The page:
And finally, although PROFILE can report the absolute number of unique and distinct cases of BIA-ALCL, without a denominator (the total number of breast implants placed in the United States), the incidence rate remains difficult to determine.
The present study is an initial report of the PROFILE registry. Data to date have broadened our understanding of patient characteristics and disease presentations not previously described. The FDA recommends all confirmed BIA-ALCL cases be reported to the PROFILE registry as this information provides important details that may not be obtained from data received though FDA MedWatch reporting system.12 This study emphasizes the critical importance of disease awareness, physician reporting, and the detailed tracking of BIA-ALCL cases.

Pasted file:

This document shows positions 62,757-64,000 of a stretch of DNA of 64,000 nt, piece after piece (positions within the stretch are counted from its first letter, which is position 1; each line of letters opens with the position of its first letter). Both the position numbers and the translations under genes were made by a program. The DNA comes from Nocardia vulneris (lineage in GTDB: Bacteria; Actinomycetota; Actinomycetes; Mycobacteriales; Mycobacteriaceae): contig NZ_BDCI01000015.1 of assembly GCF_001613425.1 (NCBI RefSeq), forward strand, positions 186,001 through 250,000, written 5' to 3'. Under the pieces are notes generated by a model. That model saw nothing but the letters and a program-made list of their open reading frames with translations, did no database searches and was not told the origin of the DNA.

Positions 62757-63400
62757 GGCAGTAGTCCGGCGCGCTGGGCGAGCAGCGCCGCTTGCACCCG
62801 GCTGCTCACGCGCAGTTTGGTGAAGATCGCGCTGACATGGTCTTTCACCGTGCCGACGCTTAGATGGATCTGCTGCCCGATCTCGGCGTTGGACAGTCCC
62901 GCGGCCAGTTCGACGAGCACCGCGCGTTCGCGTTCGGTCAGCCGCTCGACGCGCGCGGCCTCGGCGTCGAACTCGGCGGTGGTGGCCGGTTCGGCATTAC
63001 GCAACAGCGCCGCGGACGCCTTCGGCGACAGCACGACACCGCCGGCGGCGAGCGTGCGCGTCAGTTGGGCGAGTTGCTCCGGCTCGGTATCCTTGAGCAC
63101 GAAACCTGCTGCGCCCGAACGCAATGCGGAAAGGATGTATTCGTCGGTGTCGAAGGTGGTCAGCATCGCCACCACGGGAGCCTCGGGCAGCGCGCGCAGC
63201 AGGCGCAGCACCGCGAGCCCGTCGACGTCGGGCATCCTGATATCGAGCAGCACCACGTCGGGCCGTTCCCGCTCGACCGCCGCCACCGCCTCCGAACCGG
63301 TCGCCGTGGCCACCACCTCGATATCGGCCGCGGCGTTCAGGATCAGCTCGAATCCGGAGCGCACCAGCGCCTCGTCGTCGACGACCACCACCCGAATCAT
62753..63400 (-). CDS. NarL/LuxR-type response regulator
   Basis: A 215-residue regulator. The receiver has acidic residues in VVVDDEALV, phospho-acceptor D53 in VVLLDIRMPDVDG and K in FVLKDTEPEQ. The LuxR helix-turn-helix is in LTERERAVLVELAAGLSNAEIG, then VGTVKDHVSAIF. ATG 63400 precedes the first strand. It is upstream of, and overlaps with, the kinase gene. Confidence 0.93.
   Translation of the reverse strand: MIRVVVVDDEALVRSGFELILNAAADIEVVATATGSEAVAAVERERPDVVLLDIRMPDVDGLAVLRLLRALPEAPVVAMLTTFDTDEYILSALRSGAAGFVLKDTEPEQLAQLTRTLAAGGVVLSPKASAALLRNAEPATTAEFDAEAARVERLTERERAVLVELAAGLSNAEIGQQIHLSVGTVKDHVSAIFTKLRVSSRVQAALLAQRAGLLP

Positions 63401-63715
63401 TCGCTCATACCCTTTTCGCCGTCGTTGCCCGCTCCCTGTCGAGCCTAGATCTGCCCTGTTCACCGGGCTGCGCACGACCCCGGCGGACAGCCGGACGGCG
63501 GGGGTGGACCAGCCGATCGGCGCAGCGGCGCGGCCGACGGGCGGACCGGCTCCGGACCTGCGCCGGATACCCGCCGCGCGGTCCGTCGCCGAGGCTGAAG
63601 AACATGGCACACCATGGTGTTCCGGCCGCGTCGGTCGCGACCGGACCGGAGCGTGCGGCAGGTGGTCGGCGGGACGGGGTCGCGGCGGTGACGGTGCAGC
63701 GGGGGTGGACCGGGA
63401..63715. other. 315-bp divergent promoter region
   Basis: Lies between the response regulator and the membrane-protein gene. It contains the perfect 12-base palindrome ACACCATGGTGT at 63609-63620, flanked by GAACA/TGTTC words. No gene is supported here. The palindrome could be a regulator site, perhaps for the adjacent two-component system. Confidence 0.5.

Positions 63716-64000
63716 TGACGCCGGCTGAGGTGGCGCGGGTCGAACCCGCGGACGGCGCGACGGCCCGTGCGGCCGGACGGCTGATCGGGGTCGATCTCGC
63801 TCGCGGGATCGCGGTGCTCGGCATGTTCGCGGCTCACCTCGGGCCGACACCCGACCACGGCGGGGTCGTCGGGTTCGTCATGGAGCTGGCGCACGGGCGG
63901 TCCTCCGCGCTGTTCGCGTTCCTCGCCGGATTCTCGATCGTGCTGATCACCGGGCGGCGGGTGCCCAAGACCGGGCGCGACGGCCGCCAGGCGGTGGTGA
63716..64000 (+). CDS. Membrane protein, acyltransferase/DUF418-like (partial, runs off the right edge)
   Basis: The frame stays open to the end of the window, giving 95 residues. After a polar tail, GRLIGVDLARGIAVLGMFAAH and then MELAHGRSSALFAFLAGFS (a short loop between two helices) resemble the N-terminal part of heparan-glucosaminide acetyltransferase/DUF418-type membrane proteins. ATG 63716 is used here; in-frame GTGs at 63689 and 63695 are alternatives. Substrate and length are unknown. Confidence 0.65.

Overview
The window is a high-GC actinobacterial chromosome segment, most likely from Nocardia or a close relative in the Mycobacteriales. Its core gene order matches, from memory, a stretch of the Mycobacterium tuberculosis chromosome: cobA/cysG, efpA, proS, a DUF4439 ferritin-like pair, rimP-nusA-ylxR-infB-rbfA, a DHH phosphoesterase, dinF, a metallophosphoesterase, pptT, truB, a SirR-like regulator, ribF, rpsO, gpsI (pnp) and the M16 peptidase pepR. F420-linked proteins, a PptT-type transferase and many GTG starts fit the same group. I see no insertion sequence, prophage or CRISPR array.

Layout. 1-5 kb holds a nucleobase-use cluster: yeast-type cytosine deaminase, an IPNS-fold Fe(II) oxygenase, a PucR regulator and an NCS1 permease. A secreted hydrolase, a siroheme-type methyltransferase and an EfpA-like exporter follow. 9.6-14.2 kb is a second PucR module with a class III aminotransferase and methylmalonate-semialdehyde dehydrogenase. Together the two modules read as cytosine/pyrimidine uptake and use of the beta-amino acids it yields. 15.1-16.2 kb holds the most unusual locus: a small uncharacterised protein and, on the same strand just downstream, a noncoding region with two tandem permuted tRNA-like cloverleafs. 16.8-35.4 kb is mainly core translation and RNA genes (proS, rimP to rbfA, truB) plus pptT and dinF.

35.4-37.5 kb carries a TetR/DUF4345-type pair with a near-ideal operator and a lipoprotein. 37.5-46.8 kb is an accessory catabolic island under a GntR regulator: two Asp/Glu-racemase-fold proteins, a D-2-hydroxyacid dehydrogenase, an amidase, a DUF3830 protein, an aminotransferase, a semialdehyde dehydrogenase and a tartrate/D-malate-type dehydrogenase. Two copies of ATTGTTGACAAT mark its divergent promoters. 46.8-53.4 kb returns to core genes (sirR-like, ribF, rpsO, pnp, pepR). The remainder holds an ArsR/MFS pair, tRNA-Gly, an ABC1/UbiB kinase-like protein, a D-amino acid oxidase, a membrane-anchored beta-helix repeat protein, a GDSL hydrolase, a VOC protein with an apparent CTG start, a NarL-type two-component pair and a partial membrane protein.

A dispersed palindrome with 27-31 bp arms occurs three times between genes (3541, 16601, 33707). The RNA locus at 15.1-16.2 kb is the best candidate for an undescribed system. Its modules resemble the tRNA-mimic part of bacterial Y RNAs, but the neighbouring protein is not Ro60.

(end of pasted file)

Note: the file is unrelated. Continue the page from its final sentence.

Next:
This registry is the first of its kind in the United States. PROFILE offers a systematic way to collect complete and consistent data on patients diagnosed with the BIA-ALCL. At a time when the safety of breast implants remains under scrutiny, the ongoing collection of data from this registry will continue to be critical in the evaluation of ALCL and breast implants. The FDA will continue to use the input it receives from all stakeholders, including patient groups, to inform its collaboration with the ASPS/PSF in the management of the PROFILE Registry and in the proposed enhanced surveillance activities and research to characterize BIA-ALCL in patients with breast implants.
The authors would like to thank all reporters of cases to the Patient Registry and Outcomes for Breast Implants and Anaplastic Large Cell Lymphoma Etiology and Epidemiology (PROFILE) without whose cooperation and participation the findings of this study would not be possible. They would also like to acknowledge Keith Hume, MA, Hongying (Helen) Jiang, PhD, RAC, Dongyi (Tony) Du, MD, PhD, Sung Yoon, MD, and Benjamin Eloff, PhD, for their contributions.